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DOJ Officials Call for 'Culture of Wellness' in Criminal Justice Jobs


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About 2.5 million people work in United States criminal justice systems, some 800,000 of them police officers.


Hiring and health problems in some sectors of the justice system prompted leaders of three key U.S. Justice Department agencies to say Tuesday that more attention should be paid to employee wellness.


Police officers' paying more attention to their own well-being could pay dividends in fighting local violence by making police more effective in dealing the communities they serve, said Nancy La Vigne, director of DOJ's National Institute of Justice.


A Justice Department report issued this spring said "research demonstrates that law enforcement occupations can contribute to diminished psychological health and well-being that can have negative effects on personnel (and their families) and public safety."


La Vigne, Bureau of Justice Statistics Director Alex Piquero and Bureau of Justice Assistance Director Karhlton Moore spoke on a panel at a symposium in Long Beach, Ca., sponsored by the National Criminal Justice Association, SEARCH, and the Justice Research and Statistics Association.


The federal government runs several programs devoted to the wellness of law enforcement officers. One, called VALOR, says it has provided assistance valued at more than $110 million since it started in 2010.


The community-oriented policing COPS Office gives grants of about $7 million annually under the 2021 Law Enforcement Mental Health and Wellness Act (LEMHWA) Program to improve police access to mental health and wellness services.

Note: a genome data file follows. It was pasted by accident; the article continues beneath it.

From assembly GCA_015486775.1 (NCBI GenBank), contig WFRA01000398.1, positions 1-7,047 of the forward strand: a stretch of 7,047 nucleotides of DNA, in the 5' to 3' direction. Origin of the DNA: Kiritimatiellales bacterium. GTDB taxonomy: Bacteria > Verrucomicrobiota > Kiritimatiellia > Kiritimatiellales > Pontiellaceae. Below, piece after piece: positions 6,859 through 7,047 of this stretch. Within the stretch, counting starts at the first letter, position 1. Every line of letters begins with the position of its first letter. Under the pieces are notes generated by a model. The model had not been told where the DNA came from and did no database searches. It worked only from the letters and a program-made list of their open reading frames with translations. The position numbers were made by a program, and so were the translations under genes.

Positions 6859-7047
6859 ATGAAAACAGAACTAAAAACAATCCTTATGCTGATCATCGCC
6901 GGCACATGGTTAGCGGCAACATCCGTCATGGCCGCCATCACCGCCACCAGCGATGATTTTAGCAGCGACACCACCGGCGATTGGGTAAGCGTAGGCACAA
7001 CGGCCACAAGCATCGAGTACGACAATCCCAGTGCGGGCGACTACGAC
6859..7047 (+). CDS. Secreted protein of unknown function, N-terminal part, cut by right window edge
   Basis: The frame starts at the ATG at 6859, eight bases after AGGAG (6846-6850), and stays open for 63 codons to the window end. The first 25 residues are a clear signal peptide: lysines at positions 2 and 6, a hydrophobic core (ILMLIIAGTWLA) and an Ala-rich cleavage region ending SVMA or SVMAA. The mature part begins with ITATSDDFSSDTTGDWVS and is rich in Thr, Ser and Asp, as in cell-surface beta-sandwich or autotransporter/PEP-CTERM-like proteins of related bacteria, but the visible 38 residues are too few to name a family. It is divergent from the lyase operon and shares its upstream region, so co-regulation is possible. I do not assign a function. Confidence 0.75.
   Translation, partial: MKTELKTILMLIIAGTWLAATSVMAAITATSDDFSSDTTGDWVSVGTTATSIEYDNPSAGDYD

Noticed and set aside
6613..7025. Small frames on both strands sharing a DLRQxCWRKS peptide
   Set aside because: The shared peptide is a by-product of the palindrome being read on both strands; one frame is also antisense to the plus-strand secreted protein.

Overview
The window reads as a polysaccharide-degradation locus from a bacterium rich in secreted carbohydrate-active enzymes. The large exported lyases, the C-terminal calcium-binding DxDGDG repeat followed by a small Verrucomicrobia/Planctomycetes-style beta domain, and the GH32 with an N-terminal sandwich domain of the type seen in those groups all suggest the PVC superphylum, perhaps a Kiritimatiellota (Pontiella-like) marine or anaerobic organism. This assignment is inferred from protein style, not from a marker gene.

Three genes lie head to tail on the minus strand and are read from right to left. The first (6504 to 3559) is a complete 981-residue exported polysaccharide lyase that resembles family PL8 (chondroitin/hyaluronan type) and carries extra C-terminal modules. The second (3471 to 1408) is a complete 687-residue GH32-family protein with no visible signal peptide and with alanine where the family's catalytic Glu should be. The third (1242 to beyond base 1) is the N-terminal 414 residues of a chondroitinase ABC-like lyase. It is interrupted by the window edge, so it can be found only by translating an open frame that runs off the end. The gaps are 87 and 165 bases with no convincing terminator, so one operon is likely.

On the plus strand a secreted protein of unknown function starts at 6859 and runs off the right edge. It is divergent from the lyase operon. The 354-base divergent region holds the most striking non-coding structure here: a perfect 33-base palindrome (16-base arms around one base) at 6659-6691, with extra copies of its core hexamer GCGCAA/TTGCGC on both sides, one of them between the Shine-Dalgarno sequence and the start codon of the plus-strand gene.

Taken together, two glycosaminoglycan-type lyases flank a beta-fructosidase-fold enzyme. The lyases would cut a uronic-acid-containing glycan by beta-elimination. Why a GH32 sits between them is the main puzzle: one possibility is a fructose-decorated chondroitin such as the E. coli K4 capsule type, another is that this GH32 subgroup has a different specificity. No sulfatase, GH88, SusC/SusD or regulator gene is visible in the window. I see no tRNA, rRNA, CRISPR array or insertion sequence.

Moore said the criminal justice field should create a "culture of wellness." He said his agency plans to hold a national conference on the subject in the next year, inviting justice system officials and outside experts to discuss what else can be done to improve conditions for workers in law enforcement, the judiciary, and corrections system.


Piquero noted the irony that public officials portray prisons as places where no one would want to live, while leaders of the corrections field lament staffing shortages. Why would most job seekers want to work in prisons and jails, he wondered.


A study cited by the National Institute of Corrections, another DOJ agency, said that research in

Florida found that on average, law enforcement and correctional officers died 12 years earlier than the general population.


Some 21% of the 20,446 positions for federal corrections officers funded by Congress were unfilled as of last September, said DOJ's inspector general.

Colette Peters, director of the Bureau of Prisons, told the New York Times that filling those vacancies “is our No. 1 priority,” even as she tackles other issues, including the sexual abuse of female prisoners and staff members, the high use of solitary confinement and an increase in inmate suicides.

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